One of these is known as the “Palazzo Doria Pamphilj,” a reference to the Doria, Pamphilj, Landi, and Aldobrandini families who are now unified through marriage as “Doria Pamphilj.”
Located on the Via del Corso, just north of the monumental Altar of the Fatherland and just a short walk east of the Pantheon, this palace has a history that goes back to the 15th century.
The Renaissance building was greatly expanded, especially in the 18th century. Today, it features staterooms, apartments, and a chapel, all of which are situated around a central courtyard.
Apart from the stunning interior design, the palace also houses a remarkable collection of fine art by the Old Masters. Most artworks are located in the staterooms and 4 opulently decorated apartments.
In this article, you’ll discover some of the most famous paintings at the Doria Pamphilj Gallery.
1. The Annunciation – Filippo Lippi
- Date created: 1445-1450
- Dimensions: 117 × 173 centimeters (46 × 68 inches)
The Annunciation is an oil-on-panel painting by Filippo Lippi (1406-1469), an Early Renaissance painter from Florence who was also a Carmelite priest. It’s one of several versions of the same subject by the Italian artist which was a common theme in Christian art in the 15th century.
What’s different about this work is that Lippi included a very bright source of light, unlike any other work he produced. We can see the hands of God as well on top of the painting. These release a dove that represents the holy ghost as it flies along illuminated beams toward the Virgin Mary.
2. Lamentation over the Dead Christ with a Donor – Hans Memling
- Date created: 1475-1480
- Dimensions: 68.5 x 52.5 centimeters (26.9 x 20.6 inches)
Lamentation over the Dead Christ with a Donor is a painting by the Early Netherlandish artist Hans Memling (1430-1494). Although Memling was born in Mainz in modern-day Germany, he spent most of his career in Brussels and learn his skills in the workshop of Rogier van der Weyden (1400-1464).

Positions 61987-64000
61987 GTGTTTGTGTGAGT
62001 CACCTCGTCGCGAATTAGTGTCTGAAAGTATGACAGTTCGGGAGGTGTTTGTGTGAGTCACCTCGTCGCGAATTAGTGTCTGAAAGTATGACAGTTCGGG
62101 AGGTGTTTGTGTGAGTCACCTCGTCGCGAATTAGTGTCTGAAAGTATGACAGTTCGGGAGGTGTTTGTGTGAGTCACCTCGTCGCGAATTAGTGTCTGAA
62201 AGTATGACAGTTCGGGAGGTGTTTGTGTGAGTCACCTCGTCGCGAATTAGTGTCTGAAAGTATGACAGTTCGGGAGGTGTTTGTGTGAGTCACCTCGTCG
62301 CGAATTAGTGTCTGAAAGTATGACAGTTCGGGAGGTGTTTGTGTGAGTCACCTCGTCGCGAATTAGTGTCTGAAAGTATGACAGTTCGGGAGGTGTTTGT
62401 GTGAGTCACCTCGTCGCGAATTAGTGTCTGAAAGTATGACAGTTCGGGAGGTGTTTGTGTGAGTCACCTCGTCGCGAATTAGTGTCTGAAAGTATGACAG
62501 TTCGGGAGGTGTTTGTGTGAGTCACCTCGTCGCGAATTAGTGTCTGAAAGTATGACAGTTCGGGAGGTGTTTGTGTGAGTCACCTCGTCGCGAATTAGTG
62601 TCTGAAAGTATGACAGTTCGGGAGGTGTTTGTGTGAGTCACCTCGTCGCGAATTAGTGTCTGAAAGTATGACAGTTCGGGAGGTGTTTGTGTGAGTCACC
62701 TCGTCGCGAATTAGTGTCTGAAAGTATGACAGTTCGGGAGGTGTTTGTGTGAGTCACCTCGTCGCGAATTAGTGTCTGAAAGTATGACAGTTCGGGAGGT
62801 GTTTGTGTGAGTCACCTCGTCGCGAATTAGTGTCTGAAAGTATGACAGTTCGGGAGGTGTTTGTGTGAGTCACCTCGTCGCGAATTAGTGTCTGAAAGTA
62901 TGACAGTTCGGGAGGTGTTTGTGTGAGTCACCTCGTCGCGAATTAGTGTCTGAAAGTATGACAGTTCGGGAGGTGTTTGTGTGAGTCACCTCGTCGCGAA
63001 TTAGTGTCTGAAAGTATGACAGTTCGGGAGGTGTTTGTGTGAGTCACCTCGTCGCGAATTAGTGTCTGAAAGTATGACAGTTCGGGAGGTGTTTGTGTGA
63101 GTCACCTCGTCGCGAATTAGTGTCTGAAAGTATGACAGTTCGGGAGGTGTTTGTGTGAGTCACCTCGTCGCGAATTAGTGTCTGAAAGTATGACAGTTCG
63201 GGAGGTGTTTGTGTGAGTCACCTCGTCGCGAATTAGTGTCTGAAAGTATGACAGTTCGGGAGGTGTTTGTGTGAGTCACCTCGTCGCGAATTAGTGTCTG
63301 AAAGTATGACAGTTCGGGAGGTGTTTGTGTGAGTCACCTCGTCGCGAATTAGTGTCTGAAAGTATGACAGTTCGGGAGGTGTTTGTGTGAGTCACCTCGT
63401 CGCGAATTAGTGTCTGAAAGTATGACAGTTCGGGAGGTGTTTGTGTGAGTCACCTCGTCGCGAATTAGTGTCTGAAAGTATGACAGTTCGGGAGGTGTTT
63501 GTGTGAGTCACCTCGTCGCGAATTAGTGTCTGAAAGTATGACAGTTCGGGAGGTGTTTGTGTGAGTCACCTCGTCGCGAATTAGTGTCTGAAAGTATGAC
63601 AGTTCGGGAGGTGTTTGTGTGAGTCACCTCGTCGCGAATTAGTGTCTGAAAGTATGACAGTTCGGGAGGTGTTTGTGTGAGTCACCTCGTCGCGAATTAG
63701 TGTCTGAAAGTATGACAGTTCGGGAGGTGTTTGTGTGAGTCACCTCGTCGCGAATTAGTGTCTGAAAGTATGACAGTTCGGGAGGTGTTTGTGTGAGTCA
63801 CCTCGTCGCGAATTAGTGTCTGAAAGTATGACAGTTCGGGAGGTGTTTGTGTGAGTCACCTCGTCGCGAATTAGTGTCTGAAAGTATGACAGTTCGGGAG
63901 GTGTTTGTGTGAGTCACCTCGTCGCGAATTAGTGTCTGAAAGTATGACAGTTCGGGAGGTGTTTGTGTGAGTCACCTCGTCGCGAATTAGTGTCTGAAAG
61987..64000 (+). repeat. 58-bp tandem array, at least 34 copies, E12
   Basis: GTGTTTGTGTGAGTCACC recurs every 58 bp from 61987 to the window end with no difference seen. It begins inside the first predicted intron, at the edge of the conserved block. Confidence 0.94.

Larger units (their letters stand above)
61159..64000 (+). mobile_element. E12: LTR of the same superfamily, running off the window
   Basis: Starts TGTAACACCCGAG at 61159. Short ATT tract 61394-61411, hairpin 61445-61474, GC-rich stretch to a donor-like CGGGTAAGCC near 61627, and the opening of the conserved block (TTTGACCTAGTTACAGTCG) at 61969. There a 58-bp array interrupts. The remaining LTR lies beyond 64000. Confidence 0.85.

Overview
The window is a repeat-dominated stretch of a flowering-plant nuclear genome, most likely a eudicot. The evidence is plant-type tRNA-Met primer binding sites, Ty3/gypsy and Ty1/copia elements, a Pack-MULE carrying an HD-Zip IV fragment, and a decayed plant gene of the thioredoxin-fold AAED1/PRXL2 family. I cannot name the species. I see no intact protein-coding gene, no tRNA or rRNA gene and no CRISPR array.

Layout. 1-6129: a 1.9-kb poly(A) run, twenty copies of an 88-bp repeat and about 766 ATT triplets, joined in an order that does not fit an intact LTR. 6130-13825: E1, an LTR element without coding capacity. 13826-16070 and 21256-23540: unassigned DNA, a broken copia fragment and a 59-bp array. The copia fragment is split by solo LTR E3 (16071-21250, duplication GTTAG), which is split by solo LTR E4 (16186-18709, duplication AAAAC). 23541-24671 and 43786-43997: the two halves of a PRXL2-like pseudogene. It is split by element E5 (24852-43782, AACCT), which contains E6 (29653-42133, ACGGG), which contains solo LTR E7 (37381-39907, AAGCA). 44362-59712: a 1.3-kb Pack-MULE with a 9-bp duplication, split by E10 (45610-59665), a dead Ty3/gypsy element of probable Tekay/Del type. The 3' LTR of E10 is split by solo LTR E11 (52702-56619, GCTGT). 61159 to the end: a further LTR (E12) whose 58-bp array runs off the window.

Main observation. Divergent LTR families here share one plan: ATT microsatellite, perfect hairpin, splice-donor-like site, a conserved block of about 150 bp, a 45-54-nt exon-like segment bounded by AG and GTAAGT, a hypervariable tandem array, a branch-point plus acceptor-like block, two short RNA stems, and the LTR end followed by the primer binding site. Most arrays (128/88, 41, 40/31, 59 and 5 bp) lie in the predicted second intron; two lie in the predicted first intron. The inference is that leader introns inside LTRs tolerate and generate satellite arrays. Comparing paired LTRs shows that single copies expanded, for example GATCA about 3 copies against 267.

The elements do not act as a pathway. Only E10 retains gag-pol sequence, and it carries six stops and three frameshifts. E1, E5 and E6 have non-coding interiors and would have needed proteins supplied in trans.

Like in many other paintings of the Flemish Primitives, including the magnificent paintings of Jan van Eyck (1390-1441), the donor was included. The unknown man can be seen kneeling on the right. The work was completed on oak wood and remains in excellent condition today.
3. Judith with the Head of Holofernes – Titian
- Date created: 1515
- Dimensions: 90 × 72 centimeters (35 × 28 inches)
Judith with the Head of Holofernes is a painting by Titian (1490-1576), one of the greatest Renaissance masters in history. It was completed during the early phase of the artist’s career and although it goes by this title, the subject matter of the paintings remains up for debate.
Some art historians have concluded that it depicts Salome with the head of John the Baptist. It’s also possible that the head is a self-portrait of the artist. The model in this work might be the ex-mistress of Titian and her mother as she appears in several other works as well, including the Dresden Venus by Giorgione (and probably finished by Titian).
4. Penitent Magdalene – Caravaggio
- Date created: 1594-1595
- Dimensions: 122.5 × 98.5 centimeters (48.2 × 38.8 inches)
Penitent Magdalene is a painting by Caravaggio, the troubled artist of the Baroque era who had to flee his native Milan. He arrived in Rome in the early 1590s and had a tough time finding his artistic breakthrough. This painting was completed shortly before this happened at the turn of the century.
This work depicts Mary Magdalene in a penitent position, bowed down in sorrow. This painting was nothing short of revolutionary at the time because it depicted Mary in a very realistic way. Caravaggio completely left behind the idealized versions of the previous centuries, sparking controversy in the process.
- Date created: 1516
- Dimensions: 76 × 107 centimeters (30 × 42 inches)
The Portrait of Andrea Navagero and Agostino Beazzano is a painting by Raphael that depicts two of his close friends. The artist had spent some time with them before they departed for Venice and it’s possible that this work served as a present for the two men.